• In 2002 the president signed the Sarbanes-Oxley Act. Since that time there have been no further terrorist attacks in the United States, so SOX has prevented terrorism.
          • In 2002 the president signed the Help America Vote Act. Since that time there have been no further terrorist attacks in the United States, so HAVA has prevented terrorism.
          • In 2002 Spain switched from the Peseta to the Euro, joining the European Monetary Union (EMU). Since that time there have been no further terrorist attacks in the United States, so Spain's use of the common currency has prevented terrorism.
          • In 2003 the United States invaded Iraq. Since that time there have been no further terrorist attacks in the United States, so the Iraq war has prevented terrorism. (Oh wait, that was your point. Sorry for the dupe, but hey, this is Slashdot.)
          • In 2004 the Republic of Ireland banned smoking in work places, including in pubs. Since that time there have been no further terrorist attacks in the United States, so the smoking ban has prevented terrorism.
          • In 2006 I visited Belgium. Since that time there have been no further terrorist attacks in the United States, so my travels prevented terrorism. You're welcome, America.

          You can't really prove these things. But then again, you can't really disprove them, so it's about time the liberals finally accepted that they're all true.

        • Re:Prosecute them. (Score:5, Insightful)

          by KutuluWare (791333) <kutulu@@@kutulu...org> on Wednesday November 14, 2007 @04:41PM (#21354323) Homepage

          The economy is better, the military is stronger and the world respects our word.


          Oh, I'm sorry. I thought you were talking about the USA. Clearly not.

          Our economy is in the tank right now; the US dollar is dropping like a rock relative to other foreign currency. Hell, the USD is worth less than 1 CAD for the first time I can remember. We're so deep in debt to other countries that my grandkid's grandkids will probably still be paying it off, all to fund this retarded "war". At the end of the Clinton administration, we had not only a balanced budget, but a yearly surpluss that could (in theory, though I guess I'm not naieve enough to believe it would ever happen) be used to pay down our debt. That's long gone. And you may not have heard, but millions of people just lost their houses because they couldn't afford their mortgage payments.

          Our military is stretched so thin we couldn't fend off an invasion from Bermuda, let alone an actual serious military threat. And our government knows it, so much so that they're coddling North Korea and Iran, two countries that are infinitely more dangerous a threat to us than Iraq could ever have been if Saddam had even wanted to.

          And the rest of the world hates us. Not that this is new, but our "word" doesn't mean dick to anyone but us after that whole WMD/uranium/etc. fiasco.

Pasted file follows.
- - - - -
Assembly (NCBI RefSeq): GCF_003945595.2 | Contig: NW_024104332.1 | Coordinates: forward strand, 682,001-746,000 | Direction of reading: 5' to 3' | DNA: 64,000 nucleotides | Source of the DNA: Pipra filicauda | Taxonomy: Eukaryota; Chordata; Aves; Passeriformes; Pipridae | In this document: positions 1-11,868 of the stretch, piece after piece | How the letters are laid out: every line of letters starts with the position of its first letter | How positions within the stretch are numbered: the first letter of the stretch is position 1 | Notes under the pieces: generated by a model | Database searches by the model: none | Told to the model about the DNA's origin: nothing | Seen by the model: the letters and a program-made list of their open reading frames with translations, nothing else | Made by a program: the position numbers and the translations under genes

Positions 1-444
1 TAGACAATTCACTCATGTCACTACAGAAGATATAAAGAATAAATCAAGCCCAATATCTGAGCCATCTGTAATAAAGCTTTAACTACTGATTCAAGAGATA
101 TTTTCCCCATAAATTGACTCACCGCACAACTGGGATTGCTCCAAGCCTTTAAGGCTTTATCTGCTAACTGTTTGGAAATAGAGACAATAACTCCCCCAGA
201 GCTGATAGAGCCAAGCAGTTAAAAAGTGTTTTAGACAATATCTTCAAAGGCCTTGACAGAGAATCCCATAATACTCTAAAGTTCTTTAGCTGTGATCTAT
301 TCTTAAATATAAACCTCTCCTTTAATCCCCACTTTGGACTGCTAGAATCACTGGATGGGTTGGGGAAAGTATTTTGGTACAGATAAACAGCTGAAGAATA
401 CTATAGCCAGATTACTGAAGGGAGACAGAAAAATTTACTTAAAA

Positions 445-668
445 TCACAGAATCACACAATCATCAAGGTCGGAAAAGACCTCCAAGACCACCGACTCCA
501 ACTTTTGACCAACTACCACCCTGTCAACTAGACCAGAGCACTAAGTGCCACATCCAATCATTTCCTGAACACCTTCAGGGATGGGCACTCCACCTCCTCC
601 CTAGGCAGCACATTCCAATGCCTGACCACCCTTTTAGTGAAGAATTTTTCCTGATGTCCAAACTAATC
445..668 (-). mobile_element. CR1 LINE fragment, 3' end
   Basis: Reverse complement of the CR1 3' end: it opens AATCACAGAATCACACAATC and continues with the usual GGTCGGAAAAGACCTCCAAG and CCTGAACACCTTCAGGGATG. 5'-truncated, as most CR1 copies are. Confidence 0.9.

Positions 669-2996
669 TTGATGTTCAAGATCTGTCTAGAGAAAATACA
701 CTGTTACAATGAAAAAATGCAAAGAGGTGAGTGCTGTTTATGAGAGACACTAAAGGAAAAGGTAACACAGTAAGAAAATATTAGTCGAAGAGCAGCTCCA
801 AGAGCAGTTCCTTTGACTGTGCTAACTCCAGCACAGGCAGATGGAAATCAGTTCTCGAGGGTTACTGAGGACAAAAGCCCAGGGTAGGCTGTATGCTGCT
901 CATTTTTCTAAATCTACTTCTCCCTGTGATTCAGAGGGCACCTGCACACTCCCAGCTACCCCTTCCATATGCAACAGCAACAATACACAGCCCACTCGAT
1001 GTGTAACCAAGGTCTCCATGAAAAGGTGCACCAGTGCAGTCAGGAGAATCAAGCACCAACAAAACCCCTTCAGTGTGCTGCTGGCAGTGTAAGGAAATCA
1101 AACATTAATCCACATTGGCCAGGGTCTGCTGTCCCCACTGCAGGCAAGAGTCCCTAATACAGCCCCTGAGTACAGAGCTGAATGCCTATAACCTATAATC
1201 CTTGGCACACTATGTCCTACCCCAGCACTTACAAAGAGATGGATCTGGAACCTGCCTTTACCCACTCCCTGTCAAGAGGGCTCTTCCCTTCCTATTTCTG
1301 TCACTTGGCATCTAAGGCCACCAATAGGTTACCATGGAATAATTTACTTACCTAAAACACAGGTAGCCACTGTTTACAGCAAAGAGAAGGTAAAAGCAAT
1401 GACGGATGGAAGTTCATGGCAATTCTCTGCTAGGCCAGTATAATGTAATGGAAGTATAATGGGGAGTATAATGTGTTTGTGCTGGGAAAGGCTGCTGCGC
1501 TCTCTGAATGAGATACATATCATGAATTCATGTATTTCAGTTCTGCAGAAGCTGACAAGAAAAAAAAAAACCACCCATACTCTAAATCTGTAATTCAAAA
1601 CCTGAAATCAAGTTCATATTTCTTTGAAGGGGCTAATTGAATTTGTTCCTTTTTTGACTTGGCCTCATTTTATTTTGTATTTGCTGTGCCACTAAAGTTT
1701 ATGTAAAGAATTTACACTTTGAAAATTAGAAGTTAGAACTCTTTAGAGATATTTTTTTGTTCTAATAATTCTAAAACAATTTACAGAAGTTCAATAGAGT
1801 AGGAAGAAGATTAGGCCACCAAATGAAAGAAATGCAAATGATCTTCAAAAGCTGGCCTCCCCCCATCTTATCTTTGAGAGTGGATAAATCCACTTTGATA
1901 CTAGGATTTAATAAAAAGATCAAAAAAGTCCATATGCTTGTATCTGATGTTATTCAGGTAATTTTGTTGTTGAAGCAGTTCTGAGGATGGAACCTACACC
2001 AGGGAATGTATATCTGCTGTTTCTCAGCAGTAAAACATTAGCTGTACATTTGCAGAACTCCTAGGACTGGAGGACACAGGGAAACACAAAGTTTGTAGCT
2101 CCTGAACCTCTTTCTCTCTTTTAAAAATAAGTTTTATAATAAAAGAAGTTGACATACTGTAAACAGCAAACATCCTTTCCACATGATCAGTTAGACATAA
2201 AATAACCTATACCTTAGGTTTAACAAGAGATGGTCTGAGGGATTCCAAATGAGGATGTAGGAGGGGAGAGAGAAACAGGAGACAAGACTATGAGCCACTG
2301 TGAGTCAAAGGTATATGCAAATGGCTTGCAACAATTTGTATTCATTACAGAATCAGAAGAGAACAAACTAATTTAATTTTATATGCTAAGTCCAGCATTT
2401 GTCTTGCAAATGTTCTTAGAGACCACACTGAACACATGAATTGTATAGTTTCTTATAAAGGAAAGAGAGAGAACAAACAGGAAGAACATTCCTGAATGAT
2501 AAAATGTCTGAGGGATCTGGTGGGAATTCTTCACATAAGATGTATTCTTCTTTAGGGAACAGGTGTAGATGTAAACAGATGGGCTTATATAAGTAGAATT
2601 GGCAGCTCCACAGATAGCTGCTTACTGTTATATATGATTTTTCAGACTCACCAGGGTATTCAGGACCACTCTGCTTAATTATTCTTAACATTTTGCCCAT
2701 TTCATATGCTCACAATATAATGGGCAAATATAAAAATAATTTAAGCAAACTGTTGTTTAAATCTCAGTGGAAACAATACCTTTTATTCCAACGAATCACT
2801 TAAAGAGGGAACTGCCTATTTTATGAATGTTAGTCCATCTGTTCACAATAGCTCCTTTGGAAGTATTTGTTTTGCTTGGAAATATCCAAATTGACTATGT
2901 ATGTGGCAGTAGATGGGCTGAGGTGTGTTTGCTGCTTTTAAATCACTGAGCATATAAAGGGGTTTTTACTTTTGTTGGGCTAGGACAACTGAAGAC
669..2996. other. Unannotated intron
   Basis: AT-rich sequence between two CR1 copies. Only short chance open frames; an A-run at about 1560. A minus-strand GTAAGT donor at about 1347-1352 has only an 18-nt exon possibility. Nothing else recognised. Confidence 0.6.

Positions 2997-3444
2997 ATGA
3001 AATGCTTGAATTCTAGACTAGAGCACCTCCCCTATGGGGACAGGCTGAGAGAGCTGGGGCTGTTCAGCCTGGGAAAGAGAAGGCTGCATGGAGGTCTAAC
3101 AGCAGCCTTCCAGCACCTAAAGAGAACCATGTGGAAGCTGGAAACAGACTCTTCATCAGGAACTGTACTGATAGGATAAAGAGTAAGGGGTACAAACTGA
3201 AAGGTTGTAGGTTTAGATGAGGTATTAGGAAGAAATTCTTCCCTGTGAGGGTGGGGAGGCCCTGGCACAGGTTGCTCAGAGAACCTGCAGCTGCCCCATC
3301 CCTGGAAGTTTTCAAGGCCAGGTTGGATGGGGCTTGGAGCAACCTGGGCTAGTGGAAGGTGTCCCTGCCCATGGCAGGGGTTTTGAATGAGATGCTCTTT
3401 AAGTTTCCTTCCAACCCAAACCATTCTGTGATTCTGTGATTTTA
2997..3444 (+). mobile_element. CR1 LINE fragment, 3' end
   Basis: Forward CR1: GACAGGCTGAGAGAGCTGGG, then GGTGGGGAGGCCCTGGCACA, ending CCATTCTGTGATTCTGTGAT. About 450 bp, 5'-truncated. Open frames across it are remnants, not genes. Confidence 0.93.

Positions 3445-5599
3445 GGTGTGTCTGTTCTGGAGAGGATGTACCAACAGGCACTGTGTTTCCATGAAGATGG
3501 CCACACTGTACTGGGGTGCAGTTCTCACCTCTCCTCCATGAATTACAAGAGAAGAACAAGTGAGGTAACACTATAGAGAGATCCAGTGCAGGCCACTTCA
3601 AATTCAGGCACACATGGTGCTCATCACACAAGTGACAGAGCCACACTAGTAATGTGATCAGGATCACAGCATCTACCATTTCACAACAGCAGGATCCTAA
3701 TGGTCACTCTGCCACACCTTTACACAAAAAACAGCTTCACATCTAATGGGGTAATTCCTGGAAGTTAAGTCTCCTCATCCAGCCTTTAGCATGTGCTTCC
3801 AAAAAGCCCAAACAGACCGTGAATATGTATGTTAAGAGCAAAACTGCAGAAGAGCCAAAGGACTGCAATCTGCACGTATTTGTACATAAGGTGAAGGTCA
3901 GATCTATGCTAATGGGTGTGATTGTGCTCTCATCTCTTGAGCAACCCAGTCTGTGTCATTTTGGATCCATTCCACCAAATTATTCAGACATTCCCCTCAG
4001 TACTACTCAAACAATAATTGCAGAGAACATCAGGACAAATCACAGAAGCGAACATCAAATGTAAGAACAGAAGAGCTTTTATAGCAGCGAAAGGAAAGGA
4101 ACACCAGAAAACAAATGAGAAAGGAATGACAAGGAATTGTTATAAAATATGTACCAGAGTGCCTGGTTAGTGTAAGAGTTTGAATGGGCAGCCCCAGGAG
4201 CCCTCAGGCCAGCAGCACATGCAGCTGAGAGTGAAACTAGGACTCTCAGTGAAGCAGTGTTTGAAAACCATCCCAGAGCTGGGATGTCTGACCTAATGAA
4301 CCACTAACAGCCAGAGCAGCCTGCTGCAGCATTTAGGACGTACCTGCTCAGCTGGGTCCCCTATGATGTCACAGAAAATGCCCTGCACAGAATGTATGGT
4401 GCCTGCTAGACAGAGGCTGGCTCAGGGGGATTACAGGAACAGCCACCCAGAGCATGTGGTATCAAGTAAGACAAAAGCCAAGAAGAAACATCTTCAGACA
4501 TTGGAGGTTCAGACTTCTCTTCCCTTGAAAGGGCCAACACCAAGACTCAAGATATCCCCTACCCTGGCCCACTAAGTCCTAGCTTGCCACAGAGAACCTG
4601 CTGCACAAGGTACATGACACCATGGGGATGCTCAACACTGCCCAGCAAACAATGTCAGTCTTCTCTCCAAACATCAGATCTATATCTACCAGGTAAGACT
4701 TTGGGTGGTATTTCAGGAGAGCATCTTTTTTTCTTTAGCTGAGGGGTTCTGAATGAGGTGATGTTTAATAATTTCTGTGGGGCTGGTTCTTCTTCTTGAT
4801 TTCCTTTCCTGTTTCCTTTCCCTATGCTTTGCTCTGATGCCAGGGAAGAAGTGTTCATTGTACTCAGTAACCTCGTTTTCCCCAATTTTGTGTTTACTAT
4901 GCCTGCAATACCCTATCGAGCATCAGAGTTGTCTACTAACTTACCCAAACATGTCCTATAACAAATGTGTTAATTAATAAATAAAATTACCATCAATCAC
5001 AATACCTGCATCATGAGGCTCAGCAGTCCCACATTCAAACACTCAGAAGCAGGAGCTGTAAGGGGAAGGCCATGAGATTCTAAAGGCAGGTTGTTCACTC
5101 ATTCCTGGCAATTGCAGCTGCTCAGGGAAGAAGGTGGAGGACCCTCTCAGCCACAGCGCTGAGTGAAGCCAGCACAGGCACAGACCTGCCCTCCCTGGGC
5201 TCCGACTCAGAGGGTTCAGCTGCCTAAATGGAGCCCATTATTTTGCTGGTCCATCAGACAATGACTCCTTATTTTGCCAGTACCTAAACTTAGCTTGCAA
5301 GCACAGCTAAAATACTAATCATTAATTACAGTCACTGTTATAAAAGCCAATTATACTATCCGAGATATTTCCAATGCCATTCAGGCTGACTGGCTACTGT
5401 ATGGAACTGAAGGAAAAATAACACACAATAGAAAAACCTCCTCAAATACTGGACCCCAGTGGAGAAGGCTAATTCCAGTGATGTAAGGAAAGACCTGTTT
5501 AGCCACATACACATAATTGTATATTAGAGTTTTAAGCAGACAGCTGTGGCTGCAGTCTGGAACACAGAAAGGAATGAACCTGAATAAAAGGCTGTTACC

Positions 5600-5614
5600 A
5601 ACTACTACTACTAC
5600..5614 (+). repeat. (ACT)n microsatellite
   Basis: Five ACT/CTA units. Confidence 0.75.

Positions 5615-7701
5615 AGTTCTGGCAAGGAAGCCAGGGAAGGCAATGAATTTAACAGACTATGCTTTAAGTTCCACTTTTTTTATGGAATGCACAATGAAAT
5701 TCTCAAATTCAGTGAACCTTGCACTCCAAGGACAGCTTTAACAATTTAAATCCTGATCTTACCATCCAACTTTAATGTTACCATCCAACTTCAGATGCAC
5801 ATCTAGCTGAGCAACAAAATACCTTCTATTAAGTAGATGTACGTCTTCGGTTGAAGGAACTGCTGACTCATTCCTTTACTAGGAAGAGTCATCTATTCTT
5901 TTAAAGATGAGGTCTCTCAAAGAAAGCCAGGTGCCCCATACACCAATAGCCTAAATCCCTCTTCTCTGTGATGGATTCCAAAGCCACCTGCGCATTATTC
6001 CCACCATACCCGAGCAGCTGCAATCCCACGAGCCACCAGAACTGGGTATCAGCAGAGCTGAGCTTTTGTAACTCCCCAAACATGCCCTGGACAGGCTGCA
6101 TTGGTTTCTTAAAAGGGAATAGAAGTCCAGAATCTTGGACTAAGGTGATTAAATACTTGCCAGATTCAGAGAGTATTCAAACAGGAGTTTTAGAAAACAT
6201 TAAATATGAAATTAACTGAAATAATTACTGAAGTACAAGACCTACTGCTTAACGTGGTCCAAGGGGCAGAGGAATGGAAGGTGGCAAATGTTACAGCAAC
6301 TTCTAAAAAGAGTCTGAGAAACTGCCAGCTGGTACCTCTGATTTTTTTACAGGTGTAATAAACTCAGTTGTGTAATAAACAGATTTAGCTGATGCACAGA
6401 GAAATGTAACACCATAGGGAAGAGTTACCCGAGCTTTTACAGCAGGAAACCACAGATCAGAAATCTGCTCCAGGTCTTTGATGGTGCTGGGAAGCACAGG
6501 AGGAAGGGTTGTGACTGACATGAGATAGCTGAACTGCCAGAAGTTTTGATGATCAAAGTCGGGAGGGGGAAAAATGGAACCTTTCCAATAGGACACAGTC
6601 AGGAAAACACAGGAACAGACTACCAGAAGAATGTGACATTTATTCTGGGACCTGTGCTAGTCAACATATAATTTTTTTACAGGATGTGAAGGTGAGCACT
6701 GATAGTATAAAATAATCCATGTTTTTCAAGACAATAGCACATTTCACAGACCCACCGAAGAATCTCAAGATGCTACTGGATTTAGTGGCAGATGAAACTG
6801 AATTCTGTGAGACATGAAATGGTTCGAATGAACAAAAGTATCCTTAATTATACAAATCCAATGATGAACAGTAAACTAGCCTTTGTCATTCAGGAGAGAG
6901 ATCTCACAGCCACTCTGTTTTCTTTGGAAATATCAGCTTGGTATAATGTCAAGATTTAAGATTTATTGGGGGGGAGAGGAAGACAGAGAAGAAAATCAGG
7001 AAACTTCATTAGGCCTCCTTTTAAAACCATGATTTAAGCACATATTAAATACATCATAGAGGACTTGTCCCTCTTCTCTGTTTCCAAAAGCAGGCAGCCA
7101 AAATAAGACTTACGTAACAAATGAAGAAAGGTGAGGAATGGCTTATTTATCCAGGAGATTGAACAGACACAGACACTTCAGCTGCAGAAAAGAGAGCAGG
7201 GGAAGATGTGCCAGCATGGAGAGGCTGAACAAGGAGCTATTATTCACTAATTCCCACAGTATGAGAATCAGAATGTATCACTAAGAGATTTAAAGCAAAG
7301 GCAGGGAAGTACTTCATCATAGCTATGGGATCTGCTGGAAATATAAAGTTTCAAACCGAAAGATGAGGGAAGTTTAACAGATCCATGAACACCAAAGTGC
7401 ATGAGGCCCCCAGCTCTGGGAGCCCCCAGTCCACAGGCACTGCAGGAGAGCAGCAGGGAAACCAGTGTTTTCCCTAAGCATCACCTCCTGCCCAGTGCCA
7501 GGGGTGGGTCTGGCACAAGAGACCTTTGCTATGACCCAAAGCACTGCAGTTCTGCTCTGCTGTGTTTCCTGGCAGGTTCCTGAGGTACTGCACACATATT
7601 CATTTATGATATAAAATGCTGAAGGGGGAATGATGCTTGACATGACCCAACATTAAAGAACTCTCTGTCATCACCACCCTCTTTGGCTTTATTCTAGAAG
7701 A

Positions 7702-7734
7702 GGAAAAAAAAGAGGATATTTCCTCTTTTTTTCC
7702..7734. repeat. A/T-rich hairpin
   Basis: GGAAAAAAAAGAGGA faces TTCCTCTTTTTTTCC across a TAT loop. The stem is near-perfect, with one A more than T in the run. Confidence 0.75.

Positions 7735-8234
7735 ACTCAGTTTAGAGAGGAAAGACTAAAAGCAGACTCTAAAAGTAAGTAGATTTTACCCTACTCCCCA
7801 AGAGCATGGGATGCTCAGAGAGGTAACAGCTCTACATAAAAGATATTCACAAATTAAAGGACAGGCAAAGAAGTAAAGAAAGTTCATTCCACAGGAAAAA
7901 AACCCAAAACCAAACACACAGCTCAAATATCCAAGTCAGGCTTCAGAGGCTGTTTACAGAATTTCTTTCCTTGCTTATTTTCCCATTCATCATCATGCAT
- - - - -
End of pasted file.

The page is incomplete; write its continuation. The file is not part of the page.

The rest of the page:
--Mike
        • Re: (Score:3, Insightful)

          by Darinbob (1142669)

          But there have been no more terrorist attacks on the US during that time.

          OK, I'm going to step out on a limb here and be political. In the last 5 years there have been around 200,000 deaths due to automobile accidents. We do not see the national guard patrolling the nation's streets and detaining speeders and unsafe drivers. We do not send drunk drivers to Guantanamo. These deaths are not a national security issue apparently.

          The American Cancer Society estimates that about 1,500 Americans will die of ca

    • Re:Prosecute them. (Score:4, Insightful)

      by rueger (210566) on Wednesday November 14, 2007 @12:35PM (#21350335) Homepage
      Hmmph, surely if the folks at Gitmo are doing nothing wrong then they should have nothing to hide? Only wrongdoers demand secrecy.
      • Re:Prosecute them. (Score:5, Insightful)

        by Tridus (79566) on Wednesday November 14, 2007 @12:45PM (#21350497) Homepage
        No no no, see its only the general public who shouldn't have anything to hide.

        Remember, if the Government wants to hide stuff, its "national security." If the Government also wants to illegally wiretap everybody, its "national security." If the Government wants to send you to Syria to be tortured or lock you up for years with no evidence, its "national security."

        But if you question the Government, you're a threat to "national security."
    • Re:Prosecute them. (Score:5, Informative)

      by dlapine (131282) <dlapine@NOSpAm.ncsa.uiuc.edu> on Wednesday November 14, 2007 @01:09PM (#21350935) Homepage
      What part of "It is unclassified, but designated "For Official Use Only." do you not understand?

      By being unclassified, the release of this material is officially not "material that would cause "damage" or be "prejudicial" to national security if publicly available." See the wiki page on US classification levels- http://en.wikipedia.org/wiki/Classified_information#Classification_levels [wikipedia.org]